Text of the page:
HBLB Codes of Practice
Each year, the HBLB updates and publishes Codes of Practice on:
- Venereally transmitted bacterial diseases caused by the contagious equine metritis organism CEMO, Klebsiella pneumoniae and Pseudomonas aeruginosa;
- Equine Viral Arteritis (EVA)
- Equine Herpevirus (EHV)
- Equine coital exanthema (ECE)
- Equine Infectious Anaemia (EIA)
In addition, the Codes of Practice include guidelines on Streptoccocus equi (Strangles).
The recommendations within the Codes of Practice are common to France, Germany, Ireland, Italy and the United Kingdom.
Update from the HBLB annual meeting
The horserace betting levy board’s codes of practice subcommittee held its annual meeting on Wednesday September 19th 2012 at the Animal Health Trust, Newmarket, under the chairmanship of Mr Christopher Rea, MRCVS. Mr James Crowhurst and Professor Sidney Ricketts represented the Thoroughbred Breeders’ Association. The main headings for discussion were:
Electronic access to the Codes of Practice: The 2012 Codes have been available electronically (http://codes.hblb.org.uk). Analysis of the online ‘traffic’ during the 11 months to 31st July 2012 reports 40,000 individual page visits from 10 countries, the majority from UK. While printed Codes will remain an important means of ensuring maximal availability and encouraging compliance, electronic publication will become progressively more important. A new smartphone app will be developed for 2013.
Compliance with the Codes: Increasing Codes compliance by non-Thoroughbred horse and pony breeders, particularly those using artificial insemination, becomes increasingly important. A smaller meeting of the Codes Subcommittee members who operate in the non-thoroughbred sector and selected industry invitees will be convened to further consider options to improve compliance.
The British Equine Veterinary Association have reviewed their existing code for the use of AI in mares, referring practitioners and AI technicians to the HBLB Codes for all matters relating to disease control. They recommended a number of amendments to the HBLB Codes to specifically target the non-Thoroughbred industries. The AI checklist and new biosecurity protocols for AI/semen collection will be included in the HBLB Codes for 2013, with a reference link to BEVA’s revised guidelines.
Contagious Equine Metritis (CEM): Defra confirmed that the small CEM incursion in Gloucestershire is now declared closed and that all mares traced as inseminated with a CEM positive German non-Thoroughbred stallion’s semen have been swabbed negative.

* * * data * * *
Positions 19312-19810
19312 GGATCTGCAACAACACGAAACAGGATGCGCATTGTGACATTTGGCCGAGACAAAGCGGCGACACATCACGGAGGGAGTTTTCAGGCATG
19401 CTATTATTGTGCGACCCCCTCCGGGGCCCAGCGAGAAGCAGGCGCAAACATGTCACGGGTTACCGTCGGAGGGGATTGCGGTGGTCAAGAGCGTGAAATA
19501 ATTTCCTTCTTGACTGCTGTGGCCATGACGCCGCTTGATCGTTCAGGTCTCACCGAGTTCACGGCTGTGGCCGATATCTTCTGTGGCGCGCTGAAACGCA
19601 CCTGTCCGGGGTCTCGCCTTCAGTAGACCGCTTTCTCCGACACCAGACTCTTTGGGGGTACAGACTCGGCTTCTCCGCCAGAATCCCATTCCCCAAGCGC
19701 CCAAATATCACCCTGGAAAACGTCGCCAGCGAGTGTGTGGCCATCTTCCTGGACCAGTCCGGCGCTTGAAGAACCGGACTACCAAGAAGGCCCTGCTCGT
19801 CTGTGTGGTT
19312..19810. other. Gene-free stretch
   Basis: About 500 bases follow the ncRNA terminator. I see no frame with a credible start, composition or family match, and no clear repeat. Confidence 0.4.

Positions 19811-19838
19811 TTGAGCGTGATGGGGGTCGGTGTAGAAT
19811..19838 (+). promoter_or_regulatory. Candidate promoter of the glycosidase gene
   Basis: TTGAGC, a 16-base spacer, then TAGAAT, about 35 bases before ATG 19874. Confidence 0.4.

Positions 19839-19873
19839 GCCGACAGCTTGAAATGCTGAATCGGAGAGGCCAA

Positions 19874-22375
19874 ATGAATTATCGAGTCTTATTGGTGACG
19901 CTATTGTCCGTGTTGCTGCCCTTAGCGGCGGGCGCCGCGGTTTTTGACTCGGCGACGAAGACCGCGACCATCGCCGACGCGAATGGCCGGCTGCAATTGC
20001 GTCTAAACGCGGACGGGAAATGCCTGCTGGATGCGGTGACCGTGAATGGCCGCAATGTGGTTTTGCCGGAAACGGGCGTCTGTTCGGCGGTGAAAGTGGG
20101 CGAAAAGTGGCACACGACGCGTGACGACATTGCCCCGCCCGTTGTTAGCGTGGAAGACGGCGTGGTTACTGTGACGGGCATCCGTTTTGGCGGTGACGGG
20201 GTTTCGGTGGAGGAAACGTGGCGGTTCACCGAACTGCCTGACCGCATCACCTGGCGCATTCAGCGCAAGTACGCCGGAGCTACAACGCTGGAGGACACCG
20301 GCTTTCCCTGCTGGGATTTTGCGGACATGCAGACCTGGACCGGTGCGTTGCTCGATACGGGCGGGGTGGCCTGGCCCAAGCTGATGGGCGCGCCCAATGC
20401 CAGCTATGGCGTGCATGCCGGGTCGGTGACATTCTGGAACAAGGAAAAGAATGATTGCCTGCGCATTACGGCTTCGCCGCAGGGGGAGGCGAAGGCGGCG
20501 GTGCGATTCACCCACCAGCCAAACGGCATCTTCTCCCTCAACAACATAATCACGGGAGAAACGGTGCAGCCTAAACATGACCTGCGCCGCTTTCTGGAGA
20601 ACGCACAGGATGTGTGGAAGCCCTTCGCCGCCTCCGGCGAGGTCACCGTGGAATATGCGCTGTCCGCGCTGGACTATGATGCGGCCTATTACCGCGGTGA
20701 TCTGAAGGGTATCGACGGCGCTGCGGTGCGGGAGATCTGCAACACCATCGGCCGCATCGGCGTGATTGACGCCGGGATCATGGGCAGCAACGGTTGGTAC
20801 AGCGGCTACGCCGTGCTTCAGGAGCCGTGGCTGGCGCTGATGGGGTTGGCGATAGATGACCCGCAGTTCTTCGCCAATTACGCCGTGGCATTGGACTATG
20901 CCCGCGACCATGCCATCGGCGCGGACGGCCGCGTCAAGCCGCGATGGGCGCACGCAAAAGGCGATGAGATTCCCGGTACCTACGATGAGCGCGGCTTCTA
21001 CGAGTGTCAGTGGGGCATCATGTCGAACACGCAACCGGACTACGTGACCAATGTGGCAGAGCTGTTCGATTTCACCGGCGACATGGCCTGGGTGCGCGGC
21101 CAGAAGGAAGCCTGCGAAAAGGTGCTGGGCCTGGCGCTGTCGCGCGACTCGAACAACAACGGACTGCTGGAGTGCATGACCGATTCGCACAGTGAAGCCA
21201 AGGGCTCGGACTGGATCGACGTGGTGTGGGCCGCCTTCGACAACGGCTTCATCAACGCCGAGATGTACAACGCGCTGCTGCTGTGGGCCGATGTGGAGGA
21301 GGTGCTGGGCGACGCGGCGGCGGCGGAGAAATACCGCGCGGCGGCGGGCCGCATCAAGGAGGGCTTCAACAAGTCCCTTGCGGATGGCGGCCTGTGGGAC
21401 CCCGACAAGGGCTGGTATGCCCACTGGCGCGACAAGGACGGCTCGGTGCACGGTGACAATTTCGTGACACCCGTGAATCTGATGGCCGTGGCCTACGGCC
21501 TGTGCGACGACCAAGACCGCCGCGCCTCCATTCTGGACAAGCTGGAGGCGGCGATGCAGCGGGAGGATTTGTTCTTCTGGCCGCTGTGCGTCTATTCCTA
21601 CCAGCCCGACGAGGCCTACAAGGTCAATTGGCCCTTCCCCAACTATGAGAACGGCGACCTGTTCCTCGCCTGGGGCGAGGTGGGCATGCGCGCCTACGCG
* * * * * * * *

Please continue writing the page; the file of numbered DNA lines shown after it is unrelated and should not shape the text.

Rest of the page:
In response to concern about Defra’s promised review of the UK notifiable status of CEM, Subcommittee members concurred that the Infectious Diseases of Horses Order 1987 and their Codes were inter-dependent and that retaining the notifiable status of CEM (and EVA) was vital to maintaining a critical mass of voluntary compliance with their Codes. They emphasised that the threat of statutory movement restrictions encouraged compliance with the HBLB Codes and that compliance with these voluntary Codes can reduce the need for statutory intervention, providing industry cost sharing. The Irish delegate emphasised that removal of notifiable status of CEM in UK would affect the confidence of trading partners outside the UK, particularly the Tripartite Agreement countries, and would have a negative effect on trading.
Laboratory certificates: At the recommendation of the Newmarket Stud Farmers’ Association, it was agreed that the word ‘clitoral’ would be taken to mean clitoral fossa and sinuses and that designated laboratories should advise their referring veterinary surgeons accordingly.
A laboratory certificate that could be transmitted electronically, with appropriate security safeguards, will be developed.
Equine Viral Arteritis: New advice emphasising the need for care in complying with EU/Australian six-monthly booster requirement EVA vaccination protocols and the need for first vaccinations to be given under isolation condition, which particularly affects ‘shuttling’ stallions, will be included in the 2013 Codes.
Dourine: The Italian delegate reported that there have been no confirmed clinical cases of Dourine in Italy this year and that of 30,000 horses examined, there were 43 serological positive cases (0.15%), all in Southern Italy and all non-Thoroughbreds. The Italian Government restricts seropositive horses and bans stallions tested positive at the beginning of the stud season from breeding.
This meeting occurred before Defra announced recent diagnoses of EIA in Cornwall and EVA in Gloucestershire.
It is clear that the HBLB Codes remain highly successful ‘standard operating procedures’ for the equine breeding industries, helping to maintain the UK’s disease free status, safeguarding equine health and welfare and aiding equine business and exportations, particularly to countries outside the EU.
The Codes of Practice set out minimum recommendations for the prevention of these diseases and for their control, should they occur. A copy of the 2013 Codes of Practice was sent to all domestic TBA members in November 2012 and is also available on line .
To support the Code of Practice on venereally transmitted bacterial diseases, the HBLB approves laboratories for the purposes of testing for the CEMO, K. pneumoniae and P. aeruginosa. Please click here for the HBLB Laboratory Approval Scheme, which lists approved laboratories in the UK, Ireland and France.